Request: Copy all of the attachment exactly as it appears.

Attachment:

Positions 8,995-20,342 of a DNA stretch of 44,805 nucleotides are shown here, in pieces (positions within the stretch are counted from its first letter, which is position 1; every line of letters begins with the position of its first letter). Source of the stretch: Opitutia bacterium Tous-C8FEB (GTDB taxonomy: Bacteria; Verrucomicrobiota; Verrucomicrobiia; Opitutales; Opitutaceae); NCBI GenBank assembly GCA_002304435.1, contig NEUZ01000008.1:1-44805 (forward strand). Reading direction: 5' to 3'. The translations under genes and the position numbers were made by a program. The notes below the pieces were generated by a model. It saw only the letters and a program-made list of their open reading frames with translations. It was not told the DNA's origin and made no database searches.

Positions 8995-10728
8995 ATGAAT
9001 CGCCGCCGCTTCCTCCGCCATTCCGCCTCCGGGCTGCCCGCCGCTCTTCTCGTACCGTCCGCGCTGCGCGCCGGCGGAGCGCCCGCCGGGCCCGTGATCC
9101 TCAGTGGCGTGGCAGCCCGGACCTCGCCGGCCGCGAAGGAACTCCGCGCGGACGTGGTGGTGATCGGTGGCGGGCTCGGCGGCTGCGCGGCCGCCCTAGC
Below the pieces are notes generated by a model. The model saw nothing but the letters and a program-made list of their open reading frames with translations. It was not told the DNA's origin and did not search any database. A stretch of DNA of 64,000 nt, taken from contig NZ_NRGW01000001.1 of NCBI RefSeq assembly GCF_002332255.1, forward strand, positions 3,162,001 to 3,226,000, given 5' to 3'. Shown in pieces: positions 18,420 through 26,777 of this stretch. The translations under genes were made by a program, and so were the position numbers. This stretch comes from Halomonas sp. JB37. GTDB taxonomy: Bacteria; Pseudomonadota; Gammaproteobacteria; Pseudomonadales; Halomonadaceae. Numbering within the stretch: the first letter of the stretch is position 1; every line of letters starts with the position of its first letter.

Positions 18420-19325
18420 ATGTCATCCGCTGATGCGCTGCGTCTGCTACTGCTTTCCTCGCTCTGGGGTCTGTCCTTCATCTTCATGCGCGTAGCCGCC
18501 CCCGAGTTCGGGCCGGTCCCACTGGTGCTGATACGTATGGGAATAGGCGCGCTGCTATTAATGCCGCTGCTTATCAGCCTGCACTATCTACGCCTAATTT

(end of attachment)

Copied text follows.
Positions 8,995-20,342 of a DNA stretch of 44,805 nucleotides are shown here, in pieces (positions within the stretch are counted from its first letter, which is position 1; every line of letters begins with the position of its first letter). Source of the stretch: Opitutia bacterium Tous-C8FEB (GTDB taxonomy: Bacteria; Verrucomicrobiota; Verrucomicrobiia; Opitutales; Opitutaceae); NCBI GenBank assembly GCA_002304435.1, contig NEUZ01000008.1:1-44805 (forward strand). Reading direction: 5' to 3'. The translations under genes and the position numbers were made by a program. The notes below the pieces were generated by a model. It saw only the letters and a program-made list of their open reading frames with translations. It was not told the DNA's origin and made no database searches.

Positions 8995-10728
8995 ATGAAT
9001 CGCCGCCGCTTCCTCCGCCATTCCGCCTCCGGGCTGCCCGCCGCTCTTCTCGTACCGTCCGCGCTGCGCGCCGGCGGAGCGCCCGCCGGGCCCGTGATCC
9101 TCAGTGGCGTGGCAGCCCGGACCTCGCCGGCCGCGAAGGAACTCCGCGCGGACGTGGTGGTGATCGGTGGCGGGCTCGGCGGCTGCGCGGCCGCCCTAGC
Below the pieces are notes generated by a model. The model saw nothing but the letters and a program-made list of their open reading frames with translations. It was not told the DNA's origin and did not search any database. A stretch of DNA of 64,000 nt, taken from contig NZ_NRGW01000001.1 of NCBI RefSeq assembly GCF_002332255.1, forward strand, positions 3,162,001 to 3,226,000, given 5' to 3'. Shown in pieces: positions 18,420 through 26,777 of this stretch. The translations under genes were made by a program, and so were the position numbers. This stretch comes from Halomonas sp. JB37. GTDB taxonomy: Bacteria; Pseudomonadota; Gammaproteobacteria; Pseudomonadales; Halomonadaceae. Numbering within the stretch: the first letter of the stretch is position 1; every line of letters starts with the position of its first letter.

Positions 18420-19325
18420 ATGTCATCCGCTGATGCGCTGCGTCTGCTACTGCTTTCCTCGCTCTGGGGTCTGTCCTTCATCTTCATGCGCGTAGCCGCC
18501 CCCGAGTTCGGGCCGGTCCCACTGGTGCTGATACGTATGGGAATAGGCGCGCTGCTATTAATGCCGCTGCTTATCAGCCTGCACTATCTACGCCTAATTT